Wednesday, November 18, 2009

AHA Book Prizes Announced

The latest issue of the AHA Perspectives on History brings word that Laura F. Edwards, Duke University, has won the American Historical Association's Littleton-Griswold Prize in American Law and Society for The People and Their Peace: Legal Culture and the Transformation of Inequality in the Post-Revolutionary South (University of North Carolina Press). (Edwards discussed her researching and writing of the book here and here.)

The Prize was not announced at the annual meeting of the American Society for Legal History, but at the ASLH's annual luncheon Hendrik Hartog, Princeton University, chair of the AHA committee, read the following statement:
We write as individual members of the ASLH. We served this past year as members of the selection committee of the Littleton-Griswold Book Prize awarded by the American Historical Association. Early in our deliberations we considered whether the new three volume Cambridge History of the Law in America, edited by Christopher Tomlins and Michael Grossberg, should be included in our deliberations. In the end we decided that it should not, that we wanted the prize to remain as it had been for many years: a prize for the best monograph in American legal history.

But all of us felt that the publication of these three volumes should not go unmarked and uncelebrated. The extraordinary readability and the synthetic power of many of the essays in the volumes are reason enough for celebration. The conceptual frameworks that the editors have introduced--among others, the central significance of a "long nineteenth century," and the imperial and Atlantic world focus of the first volume--will mark our field for a generation. Every sentient legal historian will find something to argue with and about in these volumes. Some of us will want to challenge the synthetic enterprise itself, perhaps on the grounds of prematurity, perhaps out of belief that a project dedicated to generalizations about the history of law "in America" is either too broad or too narrow. The volumes clearly and precisely capture a particular historiographic moment, and one can be certain that our field will soon view that moment as one that has passed. Still, the appearance and availability of these volumes is not just one more measure of the amazing vitality and energy of our field. The Cambridge History of the Law in America will remain, we are confident, a permanent monument to our growth and maturation as a discipline.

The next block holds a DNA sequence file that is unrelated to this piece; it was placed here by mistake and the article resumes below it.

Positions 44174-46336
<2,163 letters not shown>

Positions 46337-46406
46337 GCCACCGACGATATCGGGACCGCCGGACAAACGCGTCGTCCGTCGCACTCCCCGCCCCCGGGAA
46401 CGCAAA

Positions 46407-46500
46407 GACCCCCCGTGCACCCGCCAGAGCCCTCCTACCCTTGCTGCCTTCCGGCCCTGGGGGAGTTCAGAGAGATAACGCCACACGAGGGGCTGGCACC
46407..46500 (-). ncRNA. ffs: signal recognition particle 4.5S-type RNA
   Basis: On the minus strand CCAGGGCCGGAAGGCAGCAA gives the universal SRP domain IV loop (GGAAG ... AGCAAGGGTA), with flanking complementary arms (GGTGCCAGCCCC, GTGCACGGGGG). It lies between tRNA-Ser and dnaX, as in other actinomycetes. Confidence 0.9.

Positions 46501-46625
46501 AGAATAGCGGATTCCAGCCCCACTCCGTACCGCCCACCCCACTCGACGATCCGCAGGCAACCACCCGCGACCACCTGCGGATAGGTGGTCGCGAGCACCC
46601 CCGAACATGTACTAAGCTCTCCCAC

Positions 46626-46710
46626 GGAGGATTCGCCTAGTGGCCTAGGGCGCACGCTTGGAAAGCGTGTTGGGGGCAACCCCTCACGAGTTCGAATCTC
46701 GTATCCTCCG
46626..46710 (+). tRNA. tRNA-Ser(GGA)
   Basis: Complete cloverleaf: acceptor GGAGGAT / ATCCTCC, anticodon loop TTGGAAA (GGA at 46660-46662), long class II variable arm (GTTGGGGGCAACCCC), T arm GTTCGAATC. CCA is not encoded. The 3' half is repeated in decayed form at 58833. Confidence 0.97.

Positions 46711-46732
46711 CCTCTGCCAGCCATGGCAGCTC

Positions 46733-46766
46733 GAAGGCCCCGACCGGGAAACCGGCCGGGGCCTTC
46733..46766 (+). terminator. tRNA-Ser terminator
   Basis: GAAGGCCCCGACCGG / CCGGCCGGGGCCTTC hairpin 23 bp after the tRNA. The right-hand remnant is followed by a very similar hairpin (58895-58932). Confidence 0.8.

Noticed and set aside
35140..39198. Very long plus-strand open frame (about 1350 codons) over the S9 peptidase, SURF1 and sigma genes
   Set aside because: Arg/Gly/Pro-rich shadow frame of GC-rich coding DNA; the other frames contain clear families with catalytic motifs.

The other members of the committee were Dan Hamilton, University of Illinois-Champaign Law School, Sally Hadden, History, Florida State University, Karl Jacoby, History, Brown University, and Tom Mackey History, University of Louisville.

Other works of or closely related to legal history that won AHA book awards include Karl Jacoby, Brown University, for Shadows at Dawn: A Borderlands Massacre and the Violence of History (Albert J. Beveridge Award; Penguin Press); Peggy Pascoe, University of Oregon, for What Comes Naturally: Miscegenation Law and the Making of Race in America (William H. Dunning Prize; Oxford University Press); Klaus Mühlhahn, Indiana University, for Criminal Justice in China: A History (John K. Fairbanks Prize in East Asian History; Harvard University Press); and Thomas J. Kuehn, Clemson University, for Heirs, Kin, and Creditors in Renaissance Florence (Helen and Howard R. Marraro Prize; Cambridge University Press).

Hat tip: H-Law

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